The investigation began after a former member of staff at the Whitby Memorial Hospital, which was demolished in the 1970s, made a complaint. Savile is alleged to have 'put his arms around her and touched her inappropriately', though not in a sexual way, and made an inappropriate comment.
She claimed Savile visited the hospital occasionally, sometimes alone and sometimes with a driver and was very 'touchy feely' and used to 'paw you'. She didn't make a complaint at the time but said she told him not to behave inappropriately.
It is important the NHS plays its part in investigating allegations relating to Jimmy Savile and we took our duty to do this seriously. Our investigation centred on a single allegation at Whitby Hospital, which was an isolated incident that does not appear to have caused long term harm to the individual concerned. Our investigation also highlighted that, 50 years ago, society was very different and we now have much greater awareness of the dangers to vulnerable people, with systems and processes in place to better protect them."
Jimmy Savile visited the children's wards of the Royal Victoria Infirmary and Newcastle General Hospital in the 1980s and 1990s. An investigation by Newcastle upon Tyne Hospitals has found nothing untoward happened during the visits.
Arising out of an exhaustive investigation, these presentations appeared to coincide with the Great North Run. Nothing untoward occured and there was continual supervision."
28 NHS Trusts have published their findings after investigations into links with Jimmy Savile.
County Durham and Darlington NHS Foundation Trust carried out an investigation after suggestions there was a possible link between Savile and Dryburn Hospital. It then widened the investigation to include a visit by Savile to the children's ward at Shotley Bridge Hospital in 1981.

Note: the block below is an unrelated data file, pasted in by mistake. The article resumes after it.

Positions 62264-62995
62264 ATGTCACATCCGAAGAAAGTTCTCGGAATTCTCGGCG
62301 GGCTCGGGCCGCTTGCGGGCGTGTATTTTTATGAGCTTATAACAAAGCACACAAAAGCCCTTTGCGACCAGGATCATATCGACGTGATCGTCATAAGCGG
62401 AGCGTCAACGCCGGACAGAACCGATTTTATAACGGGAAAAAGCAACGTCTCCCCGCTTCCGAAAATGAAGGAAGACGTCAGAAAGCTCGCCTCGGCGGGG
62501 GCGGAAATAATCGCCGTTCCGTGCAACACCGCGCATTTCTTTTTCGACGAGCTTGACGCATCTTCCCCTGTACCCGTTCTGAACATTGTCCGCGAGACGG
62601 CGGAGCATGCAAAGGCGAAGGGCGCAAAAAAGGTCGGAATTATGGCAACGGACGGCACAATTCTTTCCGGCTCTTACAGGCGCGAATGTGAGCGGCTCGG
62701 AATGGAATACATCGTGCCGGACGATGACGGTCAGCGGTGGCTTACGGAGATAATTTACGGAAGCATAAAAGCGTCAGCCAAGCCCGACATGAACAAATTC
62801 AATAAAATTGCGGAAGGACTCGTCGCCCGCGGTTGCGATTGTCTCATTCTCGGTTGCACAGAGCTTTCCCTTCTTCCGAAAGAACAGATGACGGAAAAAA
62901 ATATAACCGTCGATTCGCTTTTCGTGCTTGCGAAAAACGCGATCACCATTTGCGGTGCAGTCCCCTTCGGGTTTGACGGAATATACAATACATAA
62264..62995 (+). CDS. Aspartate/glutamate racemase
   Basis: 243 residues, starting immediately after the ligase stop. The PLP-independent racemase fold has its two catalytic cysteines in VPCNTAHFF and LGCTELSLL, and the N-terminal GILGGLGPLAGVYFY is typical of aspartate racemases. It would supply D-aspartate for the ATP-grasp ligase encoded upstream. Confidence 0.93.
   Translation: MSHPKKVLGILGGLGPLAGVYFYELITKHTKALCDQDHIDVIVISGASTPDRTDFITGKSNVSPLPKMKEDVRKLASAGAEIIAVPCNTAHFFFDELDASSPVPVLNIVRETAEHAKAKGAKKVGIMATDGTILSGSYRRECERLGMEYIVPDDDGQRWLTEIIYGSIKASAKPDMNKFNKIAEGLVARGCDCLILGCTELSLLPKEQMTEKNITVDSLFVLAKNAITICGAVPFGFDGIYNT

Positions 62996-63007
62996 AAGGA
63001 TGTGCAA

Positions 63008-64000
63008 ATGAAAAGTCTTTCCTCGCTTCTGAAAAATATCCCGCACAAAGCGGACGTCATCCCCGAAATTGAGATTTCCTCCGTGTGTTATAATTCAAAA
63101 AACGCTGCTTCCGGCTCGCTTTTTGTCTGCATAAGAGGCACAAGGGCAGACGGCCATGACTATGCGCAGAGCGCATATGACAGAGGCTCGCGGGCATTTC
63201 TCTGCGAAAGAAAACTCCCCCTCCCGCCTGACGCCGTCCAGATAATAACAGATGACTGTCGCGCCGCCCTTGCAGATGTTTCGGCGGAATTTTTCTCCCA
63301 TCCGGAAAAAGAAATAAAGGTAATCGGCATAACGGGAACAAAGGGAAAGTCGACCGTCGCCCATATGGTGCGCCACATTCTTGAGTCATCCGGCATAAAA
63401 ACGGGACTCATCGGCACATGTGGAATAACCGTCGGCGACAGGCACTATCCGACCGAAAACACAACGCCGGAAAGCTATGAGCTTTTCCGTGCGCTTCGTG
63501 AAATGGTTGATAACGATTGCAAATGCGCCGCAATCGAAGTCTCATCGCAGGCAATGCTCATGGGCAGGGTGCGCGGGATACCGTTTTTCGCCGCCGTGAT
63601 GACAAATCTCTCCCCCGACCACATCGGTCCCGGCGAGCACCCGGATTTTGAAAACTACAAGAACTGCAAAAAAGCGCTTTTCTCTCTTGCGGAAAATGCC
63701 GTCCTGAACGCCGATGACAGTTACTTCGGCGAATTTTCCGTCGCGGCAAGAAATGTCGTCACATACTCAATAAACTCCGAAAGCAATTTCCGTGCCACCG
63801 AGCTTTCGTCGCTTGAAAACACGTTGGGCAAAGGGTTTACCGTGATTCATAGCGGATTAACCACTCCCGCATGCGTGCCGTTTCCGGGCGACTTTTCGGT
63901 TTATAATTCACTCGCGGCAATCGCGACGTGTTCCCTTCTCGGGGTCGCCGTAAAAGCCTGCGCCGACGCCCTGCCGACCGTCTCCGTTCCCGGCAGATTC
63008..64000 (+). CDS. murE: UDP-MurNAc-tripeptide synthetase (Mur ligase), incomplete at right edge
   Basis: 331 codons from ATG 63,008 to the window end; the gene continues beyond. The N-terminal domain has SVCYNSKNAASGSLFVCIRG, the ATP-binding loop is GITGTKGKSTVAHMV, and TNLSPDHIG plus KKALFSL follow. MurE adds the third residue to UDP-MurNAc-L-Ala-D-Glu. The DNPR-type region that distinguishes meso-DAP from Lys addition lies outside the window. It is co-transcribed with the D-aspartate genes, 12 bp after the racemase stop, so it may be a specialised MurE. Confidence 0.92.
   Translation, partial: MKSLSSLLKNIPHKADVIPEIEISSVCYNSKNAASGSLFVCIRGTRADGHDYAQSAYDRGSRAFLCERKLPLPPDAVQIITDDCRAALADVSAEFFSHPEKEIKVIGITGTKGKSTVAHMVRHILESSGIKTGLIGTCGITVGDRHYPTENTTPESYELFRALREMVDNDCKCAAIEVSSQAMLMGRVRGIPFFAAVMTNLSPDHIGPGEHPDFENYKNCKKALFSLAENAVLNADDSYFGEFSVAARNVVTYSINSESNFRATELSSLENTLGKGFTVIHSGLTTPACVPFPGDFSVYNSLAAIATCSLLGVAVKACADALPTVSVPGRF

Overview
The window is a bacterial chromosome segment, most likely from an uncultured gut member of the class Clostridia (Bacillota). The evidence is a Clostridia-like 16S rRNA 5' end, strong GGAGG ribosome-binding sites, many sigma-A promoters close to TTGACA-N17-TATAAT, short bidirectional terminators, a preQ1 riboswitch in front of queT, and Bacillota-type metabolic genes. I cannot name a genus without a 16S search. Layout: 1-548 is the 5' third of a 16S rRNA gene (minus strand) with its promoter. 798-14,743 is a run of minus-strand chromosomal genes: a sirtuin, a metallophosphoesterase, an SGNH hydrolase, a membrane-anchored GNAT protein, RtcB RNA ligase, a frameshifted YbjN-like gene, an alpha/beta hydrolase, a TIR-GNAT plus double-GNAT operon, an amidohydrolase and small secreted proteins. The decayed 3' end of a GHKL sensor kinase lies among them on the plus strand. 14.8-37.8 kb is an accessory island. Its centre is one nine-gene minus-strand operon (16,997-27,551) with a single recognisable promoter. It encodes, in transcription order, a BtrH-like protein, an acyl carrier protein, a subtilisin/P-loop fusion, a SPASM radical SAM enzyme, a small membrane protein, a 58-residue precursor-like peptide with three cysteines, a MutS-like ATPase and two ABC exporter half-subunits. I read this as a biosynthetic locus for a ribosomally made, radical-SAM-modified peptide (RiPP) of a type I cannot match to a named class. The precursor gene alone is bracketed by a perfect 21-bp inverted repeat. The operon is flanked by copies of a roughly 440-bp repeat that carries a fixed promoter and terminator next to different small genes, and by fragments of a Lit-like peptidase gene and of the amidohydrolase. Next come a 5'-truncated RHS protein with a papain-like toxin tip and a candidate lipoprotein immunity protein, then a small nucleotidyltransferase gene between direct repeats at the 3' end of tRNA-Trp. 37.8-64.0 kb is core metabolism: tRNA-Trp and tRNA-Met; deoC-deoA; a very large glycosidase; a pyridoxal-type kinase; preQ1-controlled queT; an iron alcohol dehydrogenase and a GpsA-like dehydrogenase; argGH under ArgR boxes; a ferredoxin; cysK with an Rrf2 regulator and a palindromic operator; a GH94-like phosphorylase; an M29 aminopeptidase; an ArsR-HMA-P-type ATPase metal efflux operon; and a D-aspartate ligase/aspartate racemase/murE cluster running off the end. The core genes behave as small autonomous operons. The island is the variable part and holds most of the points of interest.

The investigation has found no evidence of any connection between Jimmy Savile and Dryburn Hospital and no evidence of any untoward incidents taking place during the visit to Shotley Bridge Hospital. A small number of potential improvements in our procedures have been identified and are being actioned. The Trust is not, however, complacent in any regard and will seek to learn any lessons from the reports concerning other hospitals, in line with our duty to safeguard patients from harm."
Police release pictures of a man they want to speak to in connection with the theft of a charity collection box at a play centre in Whitby.Read the full story ›
An inquest jury has returned a verdict of “death by misadventure” in the case of Mark Arries and Edward Ide, who were found death on a fishing boat in Whitby on15th January 2014.
“Death by misadventure” is a legal term, it means that the men died by accident.
The inquest heard 26-year-old Mark Arries and 21-year-old Edward Ide died from carbon monoxide poisoning from a faulty cooker grill left on to keep them warm as they slept.
The coroner, Michael Oakley, called for carbon monoxide alarms to be mandatory on all vessels. He also said the Maritime and Coastguard Agency should include inspections of heating appliances in its checks.